During summer 2022 the Arklow Pottery Heritage Project team hosted two public events in Arklow Library where those with a connection to Arklow Pottery were invited to ‘Take a Trip Down Memory Lane’. There was much reminiscing! Stories were shared, photos were poured-over, and memorabilia passed around.
Some of those in attendance kindly agreed to be interviewed on camera so that their stories and memories could be recorded. We would like to thank each of the participants for giving their time so generously and for Michael Fortune of folklore.ie for facilitating these recordings. With thanks also to Arklow Maritime Museum and the Arklow Bay Hotel for use of their venues.
We hope you enjoy this video series.
Breda Tyrrell (nee Forde) started working in Arklow Pottery 1954 at the age of 14. She had attended The Arklow Technical Institute where they had a training program in preparation for a job in the factory. She started in the Decorating department as a Lithographer, working on the factory line on piece work.
After marrying Breda stopped working and went on to have four children, before she re-joined Arklow Pottery in 1971 when her children were grown and in school.
Breda fondly remembers the social side of the Pottery – there was always someone getting married or having a baby!
Listen to Breda’s memories of her time at Arklow Pottery.
John Gilbert began his career in Arklow Pottery in 1949 at the age of 15 years. He started out in the Clay Department and in Mouldings.
After about 10 years he moved to the printing department. John was one of the first machinist to be trained on the brand-new Murry Machine, which was taking over the Engraving department. The Murry Machine was a new state of the art German machine that industrialised the printing process.
Hear John’s memories from his time in Arklow Pottery.
Thady O’Brien started work at Arklow Pottery in 1954 at the age of 17 years. He was a talented craftsman and enjoyed working with his hands.
During his time in the Pottery, Thady went to Stock-on-Trent as an apprentice engraver and he subsequently worked as an engineer.
Hear Thady reminisce about his fond memories of the Potteries.
John Rowan started working at Arklow Pottery at the age of 14 as messenger boy in 1963. He remained with the Pottery until its eventual closure in 1998, moving through the ranks to the Moulding Department.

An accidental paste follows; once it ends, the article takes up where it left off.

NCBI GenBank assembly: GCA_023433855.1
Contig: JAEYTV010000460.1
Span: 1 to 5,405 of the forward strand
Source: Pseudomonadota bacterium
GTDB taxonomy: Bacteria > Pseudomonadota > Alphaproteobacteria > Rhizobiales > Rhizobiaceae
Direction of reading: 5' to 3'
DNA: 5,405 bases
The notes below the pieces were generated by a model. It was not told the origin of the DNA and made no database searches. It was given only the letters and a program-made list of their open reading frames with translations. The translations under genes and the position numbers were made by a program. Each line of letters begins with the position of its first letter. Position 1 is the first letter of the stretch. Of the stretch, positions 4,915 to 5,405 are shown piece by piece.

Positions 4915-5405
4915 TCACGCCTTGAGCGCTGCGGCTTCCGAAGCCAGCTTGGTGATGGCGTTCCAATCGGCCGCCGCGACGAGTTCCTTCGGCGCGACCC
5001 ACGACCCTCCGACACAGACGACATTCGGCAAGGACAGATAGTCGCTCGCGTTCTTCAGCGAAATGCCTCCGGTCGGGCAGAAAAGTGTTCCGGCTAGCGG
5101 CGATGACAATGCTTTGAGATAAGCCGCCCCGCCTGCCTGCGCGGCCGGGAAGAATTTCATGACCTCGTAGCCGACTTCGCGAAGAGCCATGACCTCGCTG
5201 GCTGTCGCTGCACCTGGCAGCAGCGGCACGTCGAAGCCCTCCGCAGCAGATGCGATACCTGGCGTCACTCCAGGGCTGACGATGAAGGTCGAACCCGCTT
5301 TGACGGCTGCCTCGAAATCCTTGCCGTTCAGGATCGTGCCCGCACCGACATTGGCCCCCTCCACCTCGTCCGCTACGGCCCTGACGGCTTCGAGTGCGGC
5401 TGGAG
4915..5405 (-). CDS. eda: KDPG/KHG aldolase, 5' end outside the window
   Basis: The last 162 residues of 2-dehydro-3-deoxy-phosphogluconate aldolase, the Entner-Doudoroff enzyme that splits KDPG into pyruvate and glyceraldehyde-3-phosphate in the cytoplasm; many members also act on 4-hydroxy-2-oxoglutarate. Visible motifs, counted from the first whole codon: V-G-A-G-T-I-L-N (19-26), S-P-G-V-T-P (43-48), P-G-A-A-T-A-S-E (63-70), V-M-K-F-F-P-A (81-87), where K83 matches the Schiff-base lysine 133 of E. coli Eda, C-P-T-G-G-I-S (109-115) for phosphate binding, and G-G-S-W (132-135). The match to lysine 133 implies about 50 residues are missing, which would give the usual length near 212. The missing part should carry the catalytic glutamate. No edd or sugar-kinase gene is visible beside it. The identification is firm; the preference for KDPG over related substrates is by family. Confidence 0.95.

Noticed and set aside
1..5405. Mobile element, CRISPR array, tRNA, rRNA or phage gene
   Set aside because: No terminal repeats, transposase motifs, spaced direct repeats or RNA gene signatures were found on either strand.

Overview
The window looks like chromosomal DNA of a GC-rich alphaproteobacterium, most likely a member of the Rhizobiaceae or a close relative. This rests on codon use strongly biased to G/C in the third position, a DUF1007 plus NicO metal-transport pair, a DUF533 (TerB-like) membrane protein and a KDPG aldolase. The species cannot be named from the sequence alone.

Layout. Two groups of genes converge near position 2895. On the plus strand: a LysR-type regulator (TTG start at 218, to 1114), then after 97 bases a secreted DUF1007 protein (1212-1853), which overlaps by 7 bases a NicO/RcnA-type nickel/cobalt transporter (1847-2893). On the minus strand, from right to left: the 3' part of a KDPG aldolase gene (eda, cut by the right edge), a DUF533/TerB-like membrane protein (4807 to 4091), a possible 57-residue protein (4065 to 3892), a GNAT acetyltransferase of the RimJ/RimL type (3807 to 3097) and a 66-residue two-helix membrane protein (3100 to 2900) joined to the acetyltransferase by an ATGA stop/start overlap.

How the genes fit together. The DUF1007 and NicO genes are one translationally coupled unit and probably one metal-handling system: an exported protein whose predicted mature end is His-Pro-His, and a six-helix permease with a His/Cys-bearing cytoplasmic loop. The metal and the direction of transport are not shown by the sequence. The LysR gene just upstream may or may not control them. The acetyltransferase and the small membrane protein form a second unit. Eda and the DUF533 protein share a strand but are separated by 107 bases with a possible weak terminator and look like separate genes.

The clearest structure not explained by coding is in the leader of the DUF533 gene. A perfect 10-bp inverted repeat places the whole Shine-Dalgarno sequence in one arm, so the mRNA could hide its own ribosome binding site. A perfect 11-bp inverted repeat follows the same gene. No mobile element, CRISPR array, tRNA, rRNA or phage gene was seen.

John has some great memories to share with us in this video.
Francis Lenehan started work in Arklow Pottery in 1959 at the age of 14 years old as a messenger boy. He worked there for 30 years on and off, each time on returning to work there, working in a different department.
Tune in to hear Francis speak about life in Arklow Pottery.
Margaret joined Arklow Pottery in the 1960’s at the age of 14, where she worked in Decorating. As was the norm, she left this employment for a time when she got married and had children but returned to work in both Arklow & Noritake once her children were in secondary school.
Margaret still has the set she was given when Arklow Pottery closed down in 1998.
Michael Foley began work in 1975 in his mid 20’s, working for both Arklow and Noritake. He worked as Financial Controller as part of the management team at a time when some 500 employees for Arklow Pottery and another 500 employees for Noritake were being paid.
Hear Michael speak about the fascinating cultural changes that took place during the Noritake era.
Patricia Nugent worked as a decorator in Arklow Pottery from the age of 16.
She worked in the factory from 1972 and was there on the last day operations in 1998.
Listen to some of Patricia’s memories.
Jim Rees is an historian and an author, and he currently works in the Arklow Maritime Museum. Jim also worked for both Arklow Pottery and Noritake with three years’ service in each.
Hear Jim’s take on life in Arklow Pottery, as well as his views on the wider influence the local economy and society.
These videos have been produced for the Arklow Pottery Heritage Project and should not be copied or reproduced without permission.
Every attempt has been made to ensure accuracy of this information on this website. The content of oral history interviews is personal, experiential, and interpretive because, by its nature, it relies on the memories, perceptions, and opinions of individuals.
Interviews should not be understood as statements of fact and opinions are not endorsed by the Arklow Pottery Heritage Project or the Heritage Council.